I do want to talk about "nasty" women. That word has been on my mind ever since I came home from New York. How it seems to have become a rallying cry for some women. How society has historically tended to demonize strong women or women with power. And I've been thinking about all the nasty women I know. And have known.
And even about those nasty women who are characters in books and plays I've read. My favourite being Goneril and Regan, the two elder daughters from Shakespeare's King Lear.
|Ian Holm as Lear. Victoria Hamilton, Amanda Redmond, and Barbara Flynn as Cordelia, Regan, and Goneril. source|
The classic interpretation of King Lear depicts the older daughters (plus the illegitimate son of the Earl of Gloucester) as the villains. But I've always felt sympathy for Goneril and Regan. And when I was still teaching, we used to have a lot of fun in my classes looking at the play from the point of view of family dynamics. Imagine growing up in the Lear household. I mean, those girls were nasty and manipulative because that's exactly the behaviour they learned from a self-centered, manipulative father. We used to have some rousing discussions about how daughters 'should' behave, about good parenting, about power and how to wield it judiciously. About strength and competency, and if society viewed strong, competent women differently from strong, competent men.
I'd sometimes relate the story from my first year as a department head when an angry student told me that the work I had just assigned was "ridiculously hard" (his words) and he was going to have a word with my department head. "Go ahead," I said, "I am the department head." Afterward, his buddy told me confidentially that the boy thought a male colleague of mine was the head because "he always wears a suit." Hmmm. I wore suits. But even though the school had a female principal, I didn't match his idea of someone in a position of authority.
I learned a lot about how to wield authority from that female principal whom I admired very much. She was smart, very smart. And not afraid to tell us when we had messed up, or when we had done something fabulous. I loved that about her. That plus the fact that we could have a giggle every now and then... about shoes. Unlike other bosses for whom I had worked, she could effortlessly draw a line between me the competent teacher and head, and me the shopper and shoe-lover. Like the time we interviewed K, a fabulous young teacher whom we really wanted to hire. And when K had left the interview room, and we both agreed that we'd be lucky to have her on "our team," I leaned closer to my principal and whispered, "And did you see her gorgeous shoes?" And my boss whispered back, "And the bag to match." Ha. Love that moment. That's how the rumour began in my school that you had to have good shoes to work in the English department. Not sure I didn't start that myself, actually.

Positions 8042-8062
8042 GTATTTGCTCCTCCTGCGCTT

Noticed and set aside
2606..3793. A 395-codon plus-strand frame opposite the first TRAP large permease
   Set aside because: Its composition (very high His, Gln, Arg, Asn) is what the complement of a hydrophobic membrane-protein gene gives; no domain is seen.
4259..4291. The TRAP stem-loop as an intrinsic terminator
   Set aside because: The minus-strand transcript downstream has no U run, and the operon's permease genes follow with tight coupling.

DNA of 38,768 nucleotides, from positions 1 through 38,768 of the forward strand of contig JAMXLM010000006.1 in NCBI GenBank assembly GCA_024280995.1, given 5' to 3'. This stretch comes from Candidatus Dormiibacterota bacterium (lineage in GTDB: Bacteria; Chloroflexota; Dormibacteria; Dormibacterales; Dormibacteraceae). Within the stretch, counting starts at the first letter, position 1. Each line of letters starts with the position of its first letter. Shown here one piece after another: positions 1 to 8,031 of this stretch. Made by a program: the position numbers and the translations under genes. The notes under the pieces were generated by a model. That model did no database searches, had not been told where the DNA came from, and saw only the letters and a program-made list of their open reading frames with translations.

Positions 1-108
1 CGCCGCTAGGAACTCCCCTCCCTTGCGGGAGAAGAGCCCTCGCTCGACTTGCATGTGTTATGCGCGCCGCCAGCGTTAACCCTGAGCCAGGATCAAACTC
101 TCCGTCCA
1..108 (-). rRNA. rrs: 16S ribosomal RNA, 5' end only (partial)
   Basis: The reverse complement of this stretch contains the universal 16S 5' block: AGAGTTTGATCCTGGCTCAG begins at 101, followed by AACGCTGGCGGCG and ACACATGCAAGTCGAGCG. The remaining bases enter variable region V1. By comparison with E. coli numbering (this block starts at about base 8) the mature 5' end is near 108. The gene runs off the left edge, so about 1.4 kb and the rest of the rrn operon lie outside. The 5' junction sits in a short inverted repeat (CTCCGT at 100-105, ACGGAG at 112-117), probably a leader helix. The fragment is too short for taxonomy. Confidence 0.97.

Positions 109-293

I will say that this principal whom I admired was not universally liked. She really knew her stuff, followed board policy and expected her staff to do likewise. But she did not have the gift of bonhomie, was a bit reserved in large groups, generally in meetings got down to business instead of shooting the breeze. She was not a game player. And thus was not liked by those who saw these as admirable, even necessary, qualities in a boss. What a nasty, nasty woman! Ha.
Yep. I've known a lot of nasty women in my life. And learned a lot from each of them. But the original nasty woman in my life was my grandmother Sullivan. Five feet tall, red-haired with the cliché temper to go with it. She was smart, very smart in fact, sharp witted, and sharp tongued. We all loved her, but we also knew that you did not mess with Grammy. That's her below with my grandfather. He was a big man. But he didn't mess with Grammy either.
|My grandparents outside their North Devon home|
My grandmother Sullivan did not have an easy life. Her mother died when she was 15. And as the eldest daughter, she managed the home and her younger brothers and sisters who were 3, 5, 7,10 and 13 when their mother died. Later, she managed my grandfather Sullivan, too. I remember her telling me that she fended off Grampy's original proposal by telling him she wasn't prepared to marry a potato farmer; she'd grown up on a potato farm and knew what hard work it was. When he found something better to do, he could come back. So he did. He started his own successful well-drilling company, and handed it on, eventually, to their sons. That's their 1922 marriage certificate below. She was 23 when they married. And he was 30... and a "well digger" ... not a farmer.
|Copy of my grandparents' 1922 marriage certificate|
How about you, dear readers? Have you been influenced by so-called nasty women in your life? You know mothers, teachers, colleagues, or bosses who were unapologetically smart and strong and helped you learn to be strong too?
Linking up with Thursday Favourite Things Blog Hop at Katherine's Corner and Saturday Share Link-up at Not Dressed as Lamb.